Defense Date


Document Type


Degree Name

Doctor of Philosophy



First Advisor

Jeanne Salyer

Second Advisor

Suzanne Ameringer

Third Advisor

Kathleen Sawin

Fourth Advisor

Edmond Wickham


Cystic Fibrosis, a life threatening autosomal recessive genetic disease, is characterized by a defective gene resulting in the production of thick mucus that obstructs the lungs and pancreas. CF requires intensive management performed at the home. An initial pilot study was performed to describe knowledge of CF related diabetes (CFRD) in adults with CF. The findings of this study, which demonstrated that adults with CF lacked sufficient knowledge about CFRD confirmed the need to explore additional factors of self-management guided by a theoretical framework. The second study presented in this dissertation used the Individual and Family Self-Management Theory (IFSMT) to describe context (condition-specific and individual and family factors) and process (self-efficacy and knowledge) and outcome (family self-management) variables for caregivers of children with CF. It also compared differences in context, process, and outcomes in caregivers based on socioeconomic status (Medicaid vs. private insurance), and explored correlations among context, process, and outcomes. Participants for this cross-sectional descriptive study were caregivers of individuals with CF who were under the age of 18 and diagnosed with CF for at least 9 months. Participants completed a demographic survey and questionnaires that included measures of perceived disease severity (VAS), depression (Patient Health Questionnaire), self-efficacy (Perceived Health Competence Scale, Mountain West Cystic Fibrosis Consortium Questionnaire), knowledge (CF Knowledge and Attitudes Questionnaire), and self management behaviors (Self-Management Behaviors Questionnaire) Additional information was collected on the children with CF and included demographic information as well as height/weight/BMI, pulmonary function test results, medication profile, and insurance status.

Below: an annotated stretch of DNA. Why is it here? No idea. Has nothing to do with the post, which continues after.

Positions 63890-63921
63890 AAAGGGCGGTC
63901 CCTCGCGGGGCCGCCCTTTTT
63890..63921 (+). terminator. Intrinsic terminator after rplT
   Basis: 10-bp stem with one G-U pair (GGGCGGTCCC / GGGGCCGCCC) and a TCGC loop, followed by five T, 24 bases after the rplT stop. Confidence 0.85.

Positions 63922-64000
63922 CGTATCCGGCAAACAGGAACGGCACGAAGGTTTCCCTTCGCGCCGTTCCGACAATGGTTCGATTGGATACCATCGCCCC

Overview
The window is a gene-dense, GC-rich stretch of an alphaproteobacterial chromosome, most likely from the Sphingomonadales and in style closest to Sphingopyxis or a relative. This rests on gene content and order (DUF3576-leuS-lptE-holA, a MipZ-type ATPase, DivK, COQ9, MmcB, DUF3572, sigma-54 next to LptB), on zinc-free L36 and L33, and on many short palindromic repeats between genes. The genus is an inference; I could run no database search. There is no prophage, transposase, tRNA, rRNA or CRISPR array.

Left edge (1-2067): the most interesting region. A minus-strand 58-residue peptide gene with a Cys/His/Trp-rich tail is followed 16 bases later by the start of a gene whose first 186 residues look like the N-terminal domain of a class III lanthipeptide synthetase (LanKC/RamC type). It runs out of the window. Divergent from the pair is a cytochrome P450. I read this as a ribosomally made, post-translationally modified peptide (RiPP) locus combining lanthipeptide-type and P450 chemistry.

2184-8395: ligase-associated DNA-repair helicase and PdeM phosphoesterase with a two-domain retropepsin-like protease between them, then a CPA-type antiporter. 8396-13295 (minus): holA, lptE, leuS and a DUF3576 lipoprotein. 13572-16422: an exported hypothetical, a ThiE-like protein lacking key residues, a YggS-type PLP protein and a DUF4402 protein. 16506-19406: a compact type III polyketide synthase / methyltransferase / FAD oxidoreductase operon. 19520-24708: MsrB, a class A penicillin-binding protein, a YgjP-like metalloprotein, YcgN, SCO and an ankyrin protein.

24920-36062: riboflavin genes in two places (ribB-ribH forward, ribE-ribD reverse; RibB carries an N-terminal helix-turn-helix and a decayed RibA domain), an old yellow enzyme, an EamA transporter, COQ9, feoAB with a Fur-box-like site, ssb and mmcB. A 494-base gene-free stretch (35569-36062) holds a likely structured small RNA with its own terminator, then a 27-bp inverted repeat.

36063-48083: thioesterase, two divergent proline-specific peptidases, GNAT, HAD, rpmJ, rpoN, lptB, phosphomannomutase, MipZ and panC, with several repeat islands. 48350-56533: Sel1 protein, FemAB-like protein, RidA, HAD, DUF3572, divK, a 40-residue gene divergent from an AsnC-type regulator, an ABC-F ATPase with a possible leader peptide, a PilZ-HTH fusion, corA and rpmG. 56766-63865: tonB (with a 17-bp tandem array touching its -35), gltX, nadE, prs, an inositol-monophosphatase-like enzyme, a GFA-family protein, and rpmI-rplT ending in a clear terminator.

Participants in this study were primarily female caregivers with high self-efficacy, and average knowledge. The children with CF in this study had moderate treatment complexity and normal/mild impairment in lung function. Deficits were noted in the areas of caregivers’ reproductive and genetic knowledge. This study found differences between Medicaid and private insurance groups related to knowledge. There were significant relationships between disease severity and CF specific self-efficacy and nutritional surveillance as well as general self-efficacy and respiratory surveillance.

These findings confirmed that the IFMST would provide a consistent framework to guide future studies aimed at identifying factors that influence self-management behaviors of CF in patients and their caregivers.


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Available for download on Saturday, December 03, 2022